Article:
Saving face is pants, in my opinion. Face up to the music, I say. The initial sting to the ego is less painful in the long run... especially when the alternative is being publically denounced and verbally whipped by mental mamas such as myself.

But actually, I do ignore it most of the time. Otherwise I would have an ulcer by new and many fewer hours in the day. I just save my ire for the truly trivial annoyances, such as being denied my beloved mocha frapp in Starbucks. Sigh. The really bad stuff I can, oddly, handle with aplomb. Like I said, mad.

Popular posts from this blog

Apologies for being incommunicado this week and hope none of you out there are too distraught not to be receiving the usual almost-daily MotV missives. The reason for the silence is that I'm up to my neck, metaphorically-speaking, in research papers for my first grad course assessment. This experience has made me realise how rigorously un-academic I am in my thinking. It has also illuminated how reliant I am on red wine in order to get through endless evenings typing furiously on my laptop, not to mention the fueling of increasingly colorful curses that I feel obliged to aim at the University's online library system which consistently refuses to spit out any of the journals I'm desperate for (I refuse to believe this is 100% due to my technical incompetence...)Oh well, if this is the price one has to pay in order to realize a long-cherished dream then it's not all that bad... No one ever said a mid-life career change would be easy. Wish me luck!

Recommended & the Mahiki dance-off

My GFs and I went to Mahiki last night, great fun as usual but made me feel a bit old; it seems that Thursday night is the playground of the just-past-pubescent. Oh well. Good tunes though, so whatever.In between taking over the dancefloor - the youngsters may have youth on their side but frankly that shrinks to insignificance in the face of two decades of clubbing experience - one of my GFs and I got into a conversation about why so many people are full of bull.It appears that many people we come across are content to live their lives in a superficial way, skimming the surface of what life has to offer and equating the ownership of stuff (cars, houses, boats, jewelry, designer clothes) with happiness. They converse in terms of status, strut their possessions as a measure of their own self-worth, take themselves far too seriously, are quick to judge others, easily annoyed, complain a lot about very little and their worries seem to far outweigh their joys. Personally, I think all that…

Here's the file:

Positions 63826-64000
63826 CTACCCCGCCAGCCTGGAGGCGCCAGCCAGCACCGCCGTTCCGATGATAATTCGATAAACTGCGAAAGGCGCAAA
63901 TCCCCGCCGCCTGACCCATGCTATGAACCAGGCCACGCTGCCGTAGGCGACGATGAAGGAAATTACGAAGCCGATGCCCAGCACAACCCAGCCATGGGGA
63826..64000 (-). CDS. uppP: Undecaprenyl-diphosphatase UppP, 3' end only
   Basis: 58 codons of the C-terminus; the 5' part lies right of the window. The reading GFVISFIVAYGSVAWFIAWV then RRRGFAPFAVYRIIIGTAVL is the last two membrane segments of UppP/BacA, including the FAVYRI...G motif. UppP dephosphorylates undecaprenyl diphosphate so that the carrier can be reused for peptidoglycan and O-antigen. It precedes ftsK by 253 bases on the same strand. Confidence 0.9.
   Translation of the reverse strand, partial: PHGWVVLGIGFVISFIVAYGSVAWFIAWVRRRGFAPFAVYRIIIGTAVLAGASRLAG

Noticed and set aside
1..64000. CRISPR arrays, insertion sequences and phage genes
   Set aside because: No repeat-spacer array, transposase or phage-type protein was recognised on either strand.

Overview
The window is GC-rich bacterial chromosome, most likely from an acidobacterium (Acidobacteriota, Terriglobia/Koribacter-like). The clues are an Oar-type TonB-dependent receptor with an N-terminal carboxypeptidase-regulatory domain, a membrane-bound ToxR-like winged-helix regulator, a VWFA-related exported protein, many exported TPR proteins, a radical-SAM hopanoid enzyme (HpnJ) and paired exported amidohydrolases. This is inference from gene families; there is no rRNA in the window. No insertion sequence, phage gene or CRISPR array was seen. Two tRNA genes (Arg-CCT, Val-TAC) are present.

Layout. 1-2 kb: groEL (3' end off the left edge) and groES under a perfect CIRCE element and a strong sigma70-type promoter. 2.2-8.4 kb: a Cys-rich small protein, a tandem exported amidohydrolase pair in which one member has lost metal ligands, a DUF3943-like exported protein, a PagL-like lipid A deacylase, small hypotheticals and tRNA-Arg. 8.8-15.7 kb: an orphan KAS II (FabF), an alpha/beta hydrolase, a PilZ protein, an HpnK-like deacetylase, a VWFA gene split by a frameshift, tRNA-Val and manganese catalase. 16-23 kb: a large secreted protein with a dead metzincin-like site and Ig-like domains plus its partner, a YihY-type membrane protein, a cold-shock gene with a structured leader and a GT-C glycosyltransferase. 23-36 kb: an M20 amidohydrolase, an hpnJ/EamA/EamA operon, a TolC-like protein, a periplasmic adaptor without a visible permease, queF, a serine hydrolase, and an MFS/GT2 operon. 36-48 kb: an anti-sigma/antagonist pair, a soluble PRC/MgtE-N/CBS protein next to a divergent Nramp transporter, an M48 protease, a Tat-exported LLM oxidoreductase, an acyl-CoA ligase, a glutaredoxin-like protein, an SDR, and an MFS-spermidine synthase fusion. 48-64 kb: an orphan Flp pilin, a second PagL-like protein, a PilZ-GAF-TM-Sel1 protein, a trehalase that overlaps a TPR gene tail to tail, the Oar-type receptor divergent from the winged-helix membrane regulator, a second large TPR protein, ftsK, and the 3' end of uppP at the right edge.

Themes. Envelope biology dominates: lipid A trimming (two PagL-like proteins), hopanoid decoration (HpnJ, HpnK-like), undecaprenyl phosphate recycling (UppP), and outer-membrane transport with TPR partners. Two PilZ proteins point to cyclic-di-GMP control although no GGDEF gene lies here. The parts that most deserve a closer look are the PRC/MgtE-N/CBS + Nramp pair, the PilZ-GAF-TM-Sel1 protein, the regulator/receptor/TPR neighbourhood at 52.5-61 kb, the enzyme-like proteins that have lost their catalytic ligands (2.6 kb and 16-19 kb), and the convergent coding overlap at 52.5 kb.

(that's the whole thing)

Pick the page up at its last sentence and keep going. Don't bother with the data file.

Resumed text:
Following on from the realisation that my lungs are filthy and if I don't give up the smokes soon I face a life of wheezing at best, off I trotted to see the charming Dr T.

Dr T, who's charming by virtue of the fact that he's less jaded than the other doctors in the surgery (in other words, he treats patients as if they're human beings with a right to NHS services rather than annoying fraudsters trying to gain sympathy for imaginary illnesses) promptly put me on potentially habit-forming drugs to get me off the evil weed. Something doesn't feel quite right about this but since I'm so pathetically grateful to have a doctor who's willing to give me more than two seconds of his precious time, I have acquiesced to his demands.

Anyway, this wonder drug is called Champix and promises to have me merrily chucking my smokes in the bin in no time. Or it will if I can get past the possible side effects, the highlights being abnormal dreams, nausea, flatulence, snoring, …